Saturday was a day of marching neo-Nazis and coded populist anti-immigration rhetoric

by , under Enrique Tessieri

 Blue Reform (formerly Perussuomalaiset*) MP Sampo Terho took part on Saturday in YLE’s Ykköaamu talk show. Later in the day in Tampere, neo-Nazis and other fascists held demonstrations. 

One of the matters that struck me the most about Terho’s interview was when the host, Seija Vaaherkumpu, asked him about what differences there were between the Perussuomalaiset (PS) and his newly formed party.

One of the matters he said was that Blue Reform doesn’t like to “yap about migration” in the opposition but wants to influence policy in government.

Yes, right, Terho. When you were head of the PS parliamentary group, your former party and you spearheaded the tightening of immigration policy by making family reunification an impossible dream for many migrants. You did away as well with residence permits given on humanitarian grounds; you shortened appeal times, you undermined the legal rights of asylum seekers and poisoned the air with your oversimplified rhetoric.

One good distinction between Blue Reform and the PS concerning immigration policy is how they express their racism and contempt for cultural diversity (anti-white supremacy). Terho’s group speaks more in code while the PS says it straight out. Terho is also minister for European affairs, culture and sport as well as chairman of the Association of Finnish Culture and Identity, which systematically destroyed – and continues to undermine – cultural diversity with the help of whitewashing.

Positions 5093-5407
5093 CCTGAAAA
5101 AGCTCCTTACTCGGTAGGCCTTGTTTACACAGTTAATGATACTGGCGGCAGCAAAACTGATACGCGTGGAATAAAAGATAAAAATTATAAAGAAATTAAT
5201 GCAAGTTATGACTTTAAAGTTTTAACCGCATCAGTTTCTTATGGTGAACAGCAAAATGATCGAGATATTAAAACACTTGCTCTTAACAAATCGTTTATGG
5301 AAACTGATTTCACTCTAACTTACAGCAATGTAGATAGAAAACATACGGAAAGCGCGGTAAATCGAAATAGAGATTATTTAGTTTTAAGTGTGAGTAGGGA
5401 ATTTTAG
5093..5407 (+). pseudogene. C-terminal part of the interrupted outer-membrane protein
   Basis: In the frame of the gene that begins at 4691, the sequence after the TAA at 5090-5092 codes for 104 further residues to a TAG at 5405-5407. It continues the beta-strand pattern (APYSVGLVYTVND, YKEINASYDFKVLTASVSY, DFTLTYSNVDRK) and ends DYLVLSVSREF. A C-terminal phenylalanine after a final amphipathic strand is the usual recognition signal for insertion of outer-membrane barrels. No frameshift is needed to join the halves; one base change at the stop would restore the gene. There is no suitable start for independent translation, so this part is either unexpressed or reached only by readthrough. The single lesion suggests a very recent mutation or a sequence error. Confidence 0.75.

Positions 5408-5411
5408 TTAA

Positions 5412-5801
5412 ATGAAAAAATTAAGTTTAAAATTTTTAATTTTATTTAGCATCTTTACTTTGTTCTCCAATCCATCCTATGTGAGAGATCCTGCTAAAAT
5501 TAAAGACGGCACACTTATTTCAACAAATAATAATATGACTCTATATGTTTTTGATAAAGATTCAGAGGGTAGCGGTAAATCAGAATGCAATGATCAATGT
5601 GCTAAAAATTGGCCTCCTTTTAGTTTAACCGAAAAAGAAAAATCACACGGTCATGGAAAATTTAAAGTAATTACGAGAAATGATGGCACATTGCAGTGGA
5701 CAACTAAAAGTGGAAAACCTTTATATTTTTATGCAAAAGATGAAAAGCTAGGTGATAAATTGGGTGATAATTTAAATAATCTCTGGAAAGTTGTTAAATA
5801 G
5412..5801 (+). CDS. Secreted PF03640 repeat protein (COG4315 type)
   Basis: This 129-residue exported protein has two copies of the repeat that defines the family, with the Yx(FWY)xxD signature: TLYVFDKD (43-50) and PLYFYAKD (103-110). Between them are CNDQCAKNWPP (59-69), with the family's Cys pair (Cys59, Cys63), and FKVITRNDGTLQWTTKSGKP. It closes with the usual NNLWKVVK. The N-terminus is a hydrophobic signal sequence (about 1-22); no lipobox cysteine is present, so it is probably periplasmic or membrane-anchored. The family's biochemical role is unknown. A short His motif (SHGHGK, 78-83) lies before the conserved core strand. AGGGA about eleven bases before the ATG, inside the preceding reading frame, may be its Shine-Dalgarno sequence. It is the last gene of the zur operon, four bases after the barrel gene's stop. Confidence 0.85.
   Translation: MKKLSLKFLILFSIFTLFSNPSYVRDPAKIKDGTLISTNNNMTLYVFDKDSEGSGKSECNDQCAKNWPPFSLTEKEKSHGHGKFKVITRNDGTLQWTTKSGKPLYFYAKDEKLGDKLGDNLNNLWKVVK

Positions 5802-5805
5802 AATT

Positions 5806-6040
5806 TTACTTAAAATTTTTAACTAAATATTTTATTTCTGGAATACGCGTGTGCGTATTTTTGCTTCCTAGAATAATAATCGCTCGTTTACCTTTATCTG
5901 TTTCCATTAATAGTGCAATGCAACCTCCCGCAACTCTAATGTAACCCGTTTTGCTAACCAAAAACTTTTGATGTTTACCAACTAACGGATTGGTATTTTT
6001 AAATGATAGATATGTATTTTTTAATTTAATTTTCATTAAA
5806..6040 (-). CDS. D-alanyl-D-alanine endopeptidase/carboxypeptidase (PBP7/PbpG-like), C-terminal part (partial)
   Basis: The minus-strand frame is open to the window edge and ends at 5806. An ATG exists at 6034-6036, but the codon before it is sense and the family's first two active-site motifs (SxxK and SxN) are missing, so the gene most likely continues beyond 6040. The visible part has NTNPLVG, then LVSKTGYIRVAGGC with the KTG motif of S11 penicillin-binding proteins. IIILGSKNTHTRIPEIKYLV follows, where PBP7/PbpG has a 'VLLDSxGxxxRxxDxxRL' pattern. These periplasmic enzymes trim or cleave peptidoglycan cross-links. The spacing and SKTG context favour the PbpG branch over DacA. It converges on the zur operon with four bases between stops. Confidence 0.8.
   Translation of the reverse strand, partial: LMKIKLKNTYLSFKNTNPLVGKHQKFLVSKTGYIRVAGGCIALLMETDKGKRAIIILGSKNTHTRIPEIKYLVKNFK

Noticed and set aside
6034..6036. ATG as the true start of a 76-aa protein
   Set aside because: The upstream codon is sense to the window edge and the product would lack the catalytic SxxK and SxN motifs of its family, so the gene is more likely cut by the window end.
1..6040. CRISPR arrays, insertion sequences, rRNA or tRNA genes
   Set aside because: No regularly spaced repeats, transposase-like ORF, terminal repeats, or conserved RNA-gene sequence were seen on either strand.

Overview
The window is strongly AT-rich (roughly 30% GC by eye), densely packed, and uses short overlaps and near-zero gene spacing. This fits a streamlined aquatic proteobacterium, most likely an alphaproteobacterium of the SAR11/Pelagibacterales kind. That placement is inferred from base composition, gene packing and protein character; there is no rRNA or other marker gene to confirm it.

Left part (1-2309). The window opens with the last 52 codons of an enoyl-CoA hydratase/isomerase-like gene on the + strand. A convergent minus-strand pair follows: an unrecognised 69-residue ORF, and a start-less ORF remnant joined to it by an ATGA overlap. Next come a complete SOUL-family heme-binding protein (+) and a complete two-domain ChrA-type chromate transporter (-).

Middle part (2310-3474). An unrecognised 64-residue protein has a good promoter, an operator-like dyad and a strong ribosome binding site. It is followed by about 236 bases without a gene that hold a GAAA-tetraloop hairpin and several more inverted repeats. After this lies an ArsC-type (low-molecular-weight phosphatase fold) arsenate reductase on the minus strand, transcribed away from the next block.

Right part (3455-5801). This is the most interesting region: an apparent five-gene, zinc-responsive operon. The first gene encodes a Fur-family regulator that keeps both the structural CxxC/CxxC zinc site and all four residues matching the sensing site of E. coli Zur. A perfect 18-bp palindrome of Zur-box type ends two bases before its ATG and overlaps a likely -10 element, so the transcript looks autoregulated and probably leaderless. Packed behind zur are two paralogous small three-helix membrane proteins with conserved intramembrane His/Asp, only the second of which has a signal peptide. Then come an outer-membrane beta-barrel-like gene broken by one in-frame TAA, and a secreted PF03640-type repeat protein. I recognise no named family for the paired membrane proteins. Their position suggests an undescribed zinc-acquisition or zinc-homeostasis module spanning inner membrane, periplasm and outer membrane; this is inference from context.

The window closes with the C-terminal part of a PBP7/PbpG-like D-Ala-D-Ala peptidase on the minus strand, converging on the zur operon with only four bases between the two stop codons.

Watch the Ykköaau talk show here.

Another important matter that arose in the interview is Terho’s hostility towards asylum seekers and Muslims. He showed as well that he is still an anti-immigration populist with a deep love of neo-liberal economic policies.

Meanwhile, around one thousand people took part on Saturday in Tampere in neo-Nazi and anti-fascist demonstrations, reports YLE News.

Writes Sakari Timonen in his blog about the demonstrations that such a march with neo-Nazis would take place in Finland in 2017. “What is even more surprising,” he writes, “is that all those who peacefully opposed the Nazis are automatically labeled [by the media] as left-wing, violent anarchists.”

The fact that there was such a march, which was convened to protest the possible dissolving by the Pirkanmaa District Court of the neo-Nazi association Suomen Vastaanrintaliike, is a good question by Timonen.

One answer is that Finland has done dear little to wipe out fascism. Denying that this is a problem, like racism, is the problem.

Writs YLE News:

About one thousand people from different parts of Finland participated in neo-Nazi and anti-fascist demonstrations in the city of Tampere on Saturday.

The protests were organised by the Nordic Resistance Movement and the opposing group, called “Tampere Without Nazis”. The counter-protesters numbered some 800 people according to police, an estimated four times more than the neo-Nazi rally.


Former PS member Terhi Kiemunki taking part in the demonstrations together with others who made Nazi salutes. Note some of the demonstrators wearing white supremacist Soldiers of Odin coats. Source: Uuninpankkopoika Saku Timonen’s blog.

 


 

* After the Perussuomalaiset (PS) party imploded on June 13 into two factions, the PS and New Alternative, which is now called Blue Reform. Despite the name changes, we believe that it is the same party in different clothing. Both factions are hostile to cultural diversity.  One is more open about it while the other is more diplomatic. 

A direct translation of Perussuomalaiset in English would be something like “basic” or “fundamental Finn.” Official translations of the Finnish name of the party, such as Finns Party or True Finns, promote in our opinion nativist nationalism and racism. We, therefore, at Migrant Tales prefer to use in our postings the Finnish name of the party once and after that the acronym PS.

 

 

 

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